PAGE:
China detains three Marubeni employees
Chinese authorities have detained three employees working for a unit of Japanese commodities trader Marubeni.
They were working for the local arm of Columbia Grain Trading, a subsidiary of Marubeni that focuses on soybeans and other related agricultural products.
A Marubeni spokesman said the employees were detained "a few days ago" but that they did not know the reason why.
The move may also further strain ties between China and Japan, which have been locked in a territorial dispute.
According to a Reuters report, the detention was prompted by allegations of tax evasion on soybean imports.
Citing industry sources, the report said there may have been discrepancies in the reported values of imported soybeans.
China is the world's biggest buyer of soybeans, purchasing more than 60% of global imports. Soybeans are used both as food and for industrial purposes.
Several foreign companies operating in China have come under investigation in recent years.
British pharmaceutical giant GlaxoSmithKline's China offices were raided last year and four senior executives detained following allegations of bribery and tax fraud.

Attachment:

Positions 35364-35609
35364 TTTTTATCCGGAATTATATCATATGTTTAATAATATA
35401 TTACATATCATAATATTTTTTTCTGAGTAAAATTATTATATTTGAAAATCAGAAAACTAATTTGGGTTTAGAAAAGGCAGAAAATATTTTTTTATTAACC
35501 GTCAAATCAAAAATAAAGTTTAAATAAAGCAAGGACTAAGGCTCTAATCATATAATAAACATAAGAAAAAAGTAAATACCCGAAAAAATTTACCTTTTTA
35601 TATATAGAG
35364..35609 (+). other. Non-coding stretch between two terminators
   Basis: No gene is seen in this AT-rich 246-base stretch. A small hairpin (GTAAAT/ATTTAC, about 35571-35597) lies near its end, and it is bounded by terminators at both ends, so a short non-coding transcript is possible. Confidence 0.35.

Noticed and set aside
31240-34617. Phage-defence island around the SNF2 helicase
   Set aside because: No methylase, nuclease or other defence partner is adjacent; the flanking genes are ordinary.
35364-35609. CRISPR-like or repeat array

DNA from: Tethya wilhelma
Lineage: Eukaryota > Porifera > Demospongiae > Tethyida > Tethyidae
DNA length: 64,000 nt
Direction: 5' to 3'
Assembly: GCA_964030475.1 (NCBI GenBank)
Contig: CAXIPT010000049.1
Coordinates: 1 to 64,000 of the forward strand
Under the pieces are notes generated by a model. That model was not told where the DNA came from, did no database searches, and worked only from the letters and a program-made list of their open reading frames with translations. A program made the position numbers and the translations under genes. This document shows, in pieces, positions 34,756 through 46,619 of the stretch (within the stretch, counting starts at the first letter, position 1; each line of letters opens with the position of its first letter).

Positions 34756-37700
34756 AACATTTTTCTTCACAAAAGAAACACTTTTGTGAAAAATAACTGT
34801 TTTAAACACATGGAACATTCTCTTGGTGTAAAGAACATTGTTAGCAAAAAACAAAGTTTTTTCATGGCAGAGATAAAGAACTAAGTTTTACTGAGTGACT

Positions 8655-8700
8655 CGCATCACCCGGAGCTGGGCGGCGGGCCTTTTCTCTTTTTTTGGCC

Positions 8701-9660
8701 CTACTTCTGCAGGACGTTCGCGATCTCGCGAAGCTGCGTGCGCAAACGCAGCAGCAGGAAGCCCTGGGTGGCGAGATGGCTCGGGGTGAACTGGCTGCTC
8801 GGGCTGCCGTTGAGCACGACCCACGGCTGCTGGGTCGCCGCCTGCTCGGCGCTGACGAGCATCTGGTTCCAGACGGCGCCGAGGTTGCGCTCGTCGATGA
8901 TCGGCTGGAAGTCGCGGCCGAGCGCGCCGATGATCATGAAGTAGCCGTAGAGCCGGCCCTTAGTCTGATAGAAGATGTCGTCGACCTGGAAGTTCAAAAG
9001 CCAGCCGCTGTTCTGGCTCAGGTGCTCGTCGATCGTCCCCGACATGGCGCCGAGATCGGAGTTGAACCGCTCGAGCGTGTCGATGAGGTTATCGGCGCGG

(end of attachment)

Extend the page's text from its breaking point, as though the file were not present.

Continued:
In 2009, an Australian executive and three Chinese employees of Anglo-Australian mining giant Rio Tinto were detained and later sentenced to jail over allegations of bribery and stealing commercial secrets.
The detention of Marubeni's employees comes at a low point in Sino-Japanese relations.
On Thursday, a Chinese court released a Japanese cargo ship that had been seized over a case related to wartime debts.
The ship's owner, Japanese transport company Mitsui OSK Lines, paid 2.9bn yen ($28mn) for the "Baosteel Emotion" to be released.
Japan lodged a diplomatic protest over the ship seizure earlier this week, and a top government spokesman warned the move may damage business ties between the two sides.
In 2012, the territorial dispute between Japan and China over islands in the East China Sea led to a boycott of Japanese goods on the Mainland.